The French government has vehemently rejected the demands of the leaders of the Nigerien coup, stating unequivocally that their “putschists have no authority” to give orders to the French embassy in Niamey.
The military force that took over Niger on July 26 dared to give Sylvain Itte, the French ambassador, a 48-hour deadline to leave the country.
“France has duly acknowledged the request made by the putschists,” the French Ministry told AFP.
France swiftly rejected this appeal, demonstrating that the coup leaders lacked the authority to make such a demand.
As was stressed, the lawfully elected and legitimate authorities of Niger are entirely responsible for the ambassador’s appointment and attendance.
The statement from France said, “The putschists do not have the authority to make this request, the ambassador’s approval coming solely from the legitimate elected Nigerien authorities.”
The French Ministry reiterated that their embassy’s operating state and security concerns are still being monitored with unshakable resolve. It went further, saying, “We are constantly evaluating the security and operating conditions of our embassy,”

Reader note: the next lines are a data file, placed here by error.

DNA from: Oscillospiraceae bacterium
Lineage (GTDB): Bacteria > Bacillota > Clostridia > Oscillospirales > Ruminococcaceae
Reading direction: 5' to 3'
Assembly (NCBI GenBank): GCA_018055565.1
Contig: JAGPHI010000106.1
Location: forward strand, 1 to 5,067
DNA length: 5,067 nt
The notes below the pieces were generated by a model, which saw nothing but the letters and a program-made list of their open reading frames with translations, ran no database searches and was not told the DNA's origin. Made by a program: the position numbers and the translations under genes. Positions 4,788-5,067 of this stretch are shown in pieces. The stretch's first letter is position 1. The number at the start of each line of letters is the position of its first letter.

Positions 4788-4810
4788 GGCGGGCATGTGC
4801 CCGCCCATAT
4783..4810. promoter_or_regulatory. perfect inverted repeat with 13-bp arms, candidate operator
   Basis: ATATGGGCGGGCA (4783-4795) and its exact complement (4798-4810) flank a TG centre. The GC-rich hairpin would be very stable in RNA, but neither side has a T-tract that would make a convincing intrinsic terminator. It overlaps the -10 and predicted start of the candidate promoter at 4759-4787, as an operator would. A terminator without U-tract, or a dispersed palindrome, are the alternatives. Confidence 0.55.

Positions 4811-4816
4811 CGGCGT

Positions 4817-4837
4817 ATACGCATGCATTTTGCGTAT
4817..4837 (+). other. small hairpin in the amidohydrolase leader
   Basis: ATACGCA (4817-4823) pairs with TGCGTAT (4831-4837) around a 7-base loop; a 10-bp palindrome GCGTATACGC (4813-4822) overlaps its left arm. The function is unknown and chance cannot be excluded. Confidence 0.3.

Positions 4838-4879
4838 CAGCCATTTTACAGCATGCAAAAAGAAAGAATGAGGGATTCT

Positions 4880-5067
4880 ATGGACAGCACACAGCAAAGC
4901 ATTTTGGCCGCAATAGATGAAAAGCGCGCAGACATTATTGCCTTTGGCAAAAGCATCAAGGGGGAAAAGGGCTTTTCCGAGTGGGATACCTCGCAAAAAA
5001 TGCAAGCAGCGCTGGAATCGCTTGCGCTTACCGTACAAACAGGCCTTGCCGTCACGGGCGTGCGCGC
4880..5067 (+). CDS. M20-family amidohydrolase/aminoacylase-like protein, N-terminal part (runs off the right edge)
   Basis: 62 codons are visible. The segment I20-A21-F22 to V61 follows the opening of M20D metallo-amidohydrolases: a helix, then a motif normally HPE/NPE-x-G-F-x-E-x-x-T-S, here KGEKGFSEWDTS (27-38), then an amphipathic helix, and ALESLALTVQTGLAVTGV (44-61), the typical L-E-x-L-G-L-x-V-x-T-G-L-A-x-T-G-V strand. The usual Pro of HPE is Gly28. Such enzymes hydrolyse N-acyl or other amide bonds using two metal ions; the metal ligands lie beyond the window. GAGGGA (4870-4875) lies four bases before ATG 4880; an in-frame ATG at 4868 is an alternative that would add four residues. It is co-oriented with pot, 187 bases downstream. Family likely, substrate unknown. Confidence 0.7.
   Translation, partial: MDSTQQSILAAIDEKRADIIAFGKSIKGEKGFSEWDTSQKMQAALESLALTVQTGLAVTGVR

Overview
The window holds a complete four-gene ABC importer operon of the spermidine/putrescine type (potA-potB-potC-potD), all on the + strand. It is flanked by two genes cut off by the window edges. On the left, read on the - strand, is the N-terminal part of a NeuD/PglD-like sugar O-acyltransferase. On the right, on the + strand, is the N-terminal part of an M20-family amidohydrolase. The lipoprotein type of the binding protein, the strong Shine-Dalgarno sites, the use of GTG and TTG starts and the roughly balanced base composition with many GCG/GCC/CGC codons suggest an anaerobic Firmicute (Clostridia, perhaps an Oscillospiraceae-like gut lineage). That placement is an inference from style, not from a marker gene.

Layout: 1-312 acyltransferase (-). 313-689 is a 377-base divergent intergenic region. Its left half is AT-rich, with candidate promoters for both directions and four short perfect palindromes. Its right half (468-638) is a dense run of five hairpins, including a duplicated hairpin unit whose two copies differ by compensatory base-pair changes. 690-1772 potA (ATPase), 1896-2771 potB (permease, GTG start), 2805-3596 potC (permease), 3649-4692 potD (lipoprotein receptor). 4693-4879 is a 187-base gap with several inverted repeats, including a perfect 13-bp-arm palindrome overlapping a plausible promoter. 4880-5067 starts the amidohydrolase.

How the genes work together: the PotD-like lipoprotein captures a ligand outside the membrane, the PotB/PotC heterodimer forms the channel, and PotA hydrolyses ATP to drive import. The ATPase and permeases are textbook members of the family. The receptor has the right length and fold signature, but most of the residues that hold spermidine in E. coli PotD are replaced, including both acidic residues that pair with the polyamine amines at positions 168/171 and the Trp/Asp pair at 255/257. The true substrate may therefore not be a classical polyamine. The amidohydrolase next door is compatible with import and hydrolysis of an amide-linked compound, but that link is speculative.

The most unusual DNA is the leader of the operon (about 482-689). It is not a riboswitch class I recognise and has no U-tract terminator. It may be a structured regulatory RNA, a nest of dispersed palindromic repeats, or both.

Niger ordered the French ambassador to leave Niamey
The French ambassador in Niamey, Sylvain Itte, was summoned by the Nigerian military government on Friday to leave the country. He had 48 hours to do so.
Their declaration was based on the purported ambassador’s non-response to a ministerial summons and suspected diverging French government acts that were thought to be against Niger’s interests.
What the government in Niger says
It stated thus, “the refusal of the French ambassador in Niamey to respond to an invitation from the minister for a meeting Friday and other actions of the French government contrary to the interests of Niger”.
Following the overthrow of President Mohamed Bazoum’s administration by the Nigerian military, several protests against France led to this diplomatic action. Since their ouster, President Bazoum and his family have remained in custody.
The military establishment is adamant that Paris wants to interfere in Niger to reinstall Bazoum militarily.
Additionally, they publicly criticise the Economic Community of West African States (ECOWAS), portraying it as a tool of France, the former colonial power in the area.
Following the coup, ECOWAS sanctioned Niger severely economically while retaining the right to use armed action to restore constitutional order.
France has deployed about 1,500 troops within the boundaries of Niger to fight the ongoing danger posed by jihadist organisations that have long since seeded unrest inside the nation and throughout the larger Sahel area.